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Mark Peters

 

 

If you caught any of the first season of Sherlock - wonderful renderings of Arthur Conan Doyle's classic detective stories, set in contemporary London - then you won't need telling it is one of the finest drama series to have graced our screens in recent years. Now, the aloof and enigmatic Sherlock Holmes (Benedict Cumberbatch; Tinker Tailor Soldier Spy) and his exasperated conscience-made-flesh, Dr John Watson (Martin Freeman; The Hobbit), return for another three glorious 90-minute yarns on consecutive days this week (beginning tomorrow at 9pm, BBC Entertainment). Amazingly, this series surpasses the impressive highs of the first. Creators Mark Gatiss and Steven Moffat blend pathos and comedy to perfection but it's the impeccable pacing and crisp dialogue that make Sherlock shine. Cumberbatch and Freeman are once again on top form, borne along by their undeniable natural chemistry as their characters' intriguing relationship develops; and, in the first episode, A Scandal in Belgravia, they are joined by the excellent Lara Pulver (True Blood), in the role of Holmes' rival, seductress Irene Adler.

The narrative picks up from the previous season's cliffhanger, where the boys were left in a Mexican stand-off with arch-nemesis Jim Moriarty (Andrew Scott, who won a Bafta for his wicked interpretation of the role), and the entertainment doesn't let up until the credits roll on the final episode, The Reichenbach Fall. It is simply television at its best.

Bestselling author Will Studd's encyclopaedic knowledge of all things cheese would surely have even Baker Street's great egghead detective eating out of his hand in admiration: "It's Emmental, my dear Watson!" (Sorry.) In his fascinating new food travelogue series, Cheese Slices (above; TVB Pearl, Tuesday at 8pm), the British-born fromager takes a mouth-watering look at the world's best-loved cheeses and examines the skill and dedication of those who make them.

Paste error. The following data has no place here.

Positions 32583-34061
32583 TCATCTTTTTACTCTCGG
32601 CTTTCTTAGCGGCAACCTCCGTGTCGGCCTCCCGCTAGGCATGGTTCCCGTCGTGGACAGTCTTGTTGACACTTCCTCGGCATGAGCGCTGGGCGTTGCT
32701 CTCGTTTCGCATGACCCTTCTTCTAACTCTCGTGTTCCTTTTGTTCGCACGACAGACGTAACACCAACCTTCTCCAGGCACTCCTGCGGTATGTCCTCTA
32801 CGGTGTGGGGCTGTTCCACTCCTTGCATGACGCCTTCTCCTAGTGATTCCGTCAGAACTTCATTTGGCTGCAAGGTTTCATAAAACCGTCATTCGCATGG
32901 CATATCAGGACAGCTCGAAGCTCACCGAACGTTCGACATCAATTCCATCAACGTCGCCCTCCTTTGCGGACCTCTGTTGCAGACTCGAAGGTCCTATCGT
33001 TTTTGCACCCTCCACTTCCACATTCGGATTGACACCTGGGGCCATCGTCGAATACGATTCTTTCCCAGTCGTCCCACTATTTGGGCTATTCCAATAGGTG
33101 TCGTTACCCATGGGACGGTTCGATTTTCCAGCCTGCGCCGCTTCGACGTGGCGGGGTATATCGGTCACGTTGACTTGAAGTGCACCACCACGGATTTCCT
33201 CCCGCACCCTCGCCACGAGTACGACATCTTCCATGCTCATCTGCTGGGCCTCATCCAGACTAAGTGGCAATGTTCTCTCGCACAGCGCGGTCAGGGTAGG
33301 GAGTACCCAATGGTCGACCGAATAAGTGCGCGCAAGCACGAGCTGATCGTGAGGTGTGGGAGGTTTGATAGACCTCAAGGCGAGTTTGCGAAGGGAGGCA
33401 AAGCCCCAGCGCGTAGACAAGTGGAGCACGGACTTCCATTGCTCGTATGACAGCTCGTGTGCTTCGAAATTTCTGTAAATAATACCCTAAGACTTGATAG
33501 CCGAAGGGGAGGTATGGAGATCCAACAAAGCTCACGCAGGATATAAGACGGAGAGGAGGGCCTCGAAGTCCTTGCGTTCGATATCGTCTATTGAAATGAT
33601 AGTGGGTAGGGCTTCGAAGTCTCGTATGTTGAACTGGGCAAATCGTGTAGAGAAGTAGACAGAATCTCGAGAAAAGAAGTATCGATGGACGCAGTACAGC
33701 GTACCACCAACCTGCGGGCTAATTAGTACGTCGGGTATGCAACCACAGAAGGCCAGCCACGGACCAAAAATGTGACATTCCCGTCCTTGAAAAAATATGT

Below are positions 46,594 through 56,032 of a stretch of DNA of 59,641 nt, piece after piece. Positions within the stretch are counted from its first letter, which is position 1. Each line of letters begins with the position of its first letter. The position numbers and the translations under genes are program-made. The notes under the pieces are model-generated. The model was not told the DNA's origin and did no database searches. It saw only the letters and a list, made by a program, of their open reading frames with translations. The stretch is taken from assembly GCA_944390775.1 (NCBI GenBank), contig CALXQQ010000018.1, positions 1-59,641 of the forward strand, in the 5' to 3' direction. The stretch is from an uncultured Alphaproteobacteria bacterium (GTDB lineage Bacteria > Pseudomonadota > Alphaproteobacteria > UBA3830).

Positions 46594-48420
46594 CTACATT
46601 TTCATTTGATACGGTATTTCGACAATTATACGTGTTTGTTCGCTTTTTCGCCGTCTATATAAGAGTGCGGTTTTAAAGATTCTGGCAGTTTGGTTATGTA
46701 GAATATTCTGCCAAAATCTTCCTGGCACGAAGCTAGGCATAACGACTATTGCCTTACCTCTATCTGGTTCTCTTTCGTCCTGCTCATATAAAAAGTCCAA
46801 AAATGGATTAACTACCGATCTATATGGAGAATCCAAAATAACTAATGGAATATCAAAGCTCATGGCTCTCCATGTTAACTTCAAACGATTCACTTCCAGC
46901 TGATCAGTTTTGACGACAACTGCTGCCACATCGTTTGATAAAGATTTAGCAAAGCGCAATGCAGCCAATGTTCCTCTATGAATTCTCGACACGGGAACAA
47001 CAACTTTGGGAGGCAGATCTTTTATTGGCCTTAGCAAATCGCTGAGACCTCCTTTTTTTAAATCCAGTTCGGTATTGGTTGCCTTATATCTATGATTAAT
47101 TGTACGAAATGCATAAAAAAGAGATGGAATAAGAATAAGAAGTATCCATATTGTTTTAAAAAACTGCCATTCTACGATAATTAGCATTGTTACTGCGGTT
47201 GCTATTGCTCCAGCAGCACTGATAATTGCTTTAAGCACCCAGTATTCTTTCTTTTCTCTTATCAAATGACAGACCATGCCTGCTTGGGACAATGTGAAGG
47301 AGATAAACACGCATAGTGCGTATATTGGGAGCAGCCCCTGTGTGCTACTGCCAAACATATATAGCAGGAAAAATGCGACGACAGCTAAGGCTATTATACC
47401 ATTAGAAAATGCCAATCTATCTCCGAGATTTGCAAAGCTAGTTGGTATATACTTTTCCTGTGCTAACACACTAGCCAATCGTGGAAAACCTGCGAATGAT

Beginning in the lush green pastures of western Ireland, Studd journeys across three continents, visiting dozens of dairies along the way as he investigates a renaissance in ancient European cheese-making techniques and explains the importance of preserving these traditions.

As a passionate advocate of raw (unpasteurised) milk cheeses, our guide waged a campaign to challenge a ban on their sale in his adopted homeland of Australia. In 2002, he imported 80kg of roquefort to the country. The haul was immediately quarantined and, following a lengthy and expensive court battle, a judge ordered that the "king of cheeses" (Studd's name for it) be buried in a landfill site. Studd refused to give up, though, and two years later - thanks in no small part to his expertise and persistence - the ban was lifted. Which all just goes to show that where there's a Will there's a whey! If you enjoy cheese you'd be crackers to miss this.

Another retelling of old stories - with a little added prime-time cheese - comes with the second series of family-friendly fantasy Once Upon a Time (left; Fox Movies Premium, tonight at 9.15pm). Following the breaking of the Evil Queen's curse in the first season's finale, the townsfolk of Storybrooke become aware of their split identities as they travel between an enchanted fairy land and reality.

Despite its maudlin sentimentality, Once Upon a Time tickles the imagination, and it's great escapism. What's more, if you thought this series was bound to go down a worn, predictable road, you may be pleasantly surprised by some of the plot twists. Then again, the show's co-creators, Adam Horowitz and Edward Kitsis, previously worked on Lost, so you really shouldn't have expected anything else. Every fairy tale has a happy ending … or does it?

 

Correction: Anthony Bourdain: Parts Unknown airs on CNN International on Sundays at 9am, not 9pm as listed in last week's Q&A. We regret the error, which was due to misinformation received by Channel Hop.

 

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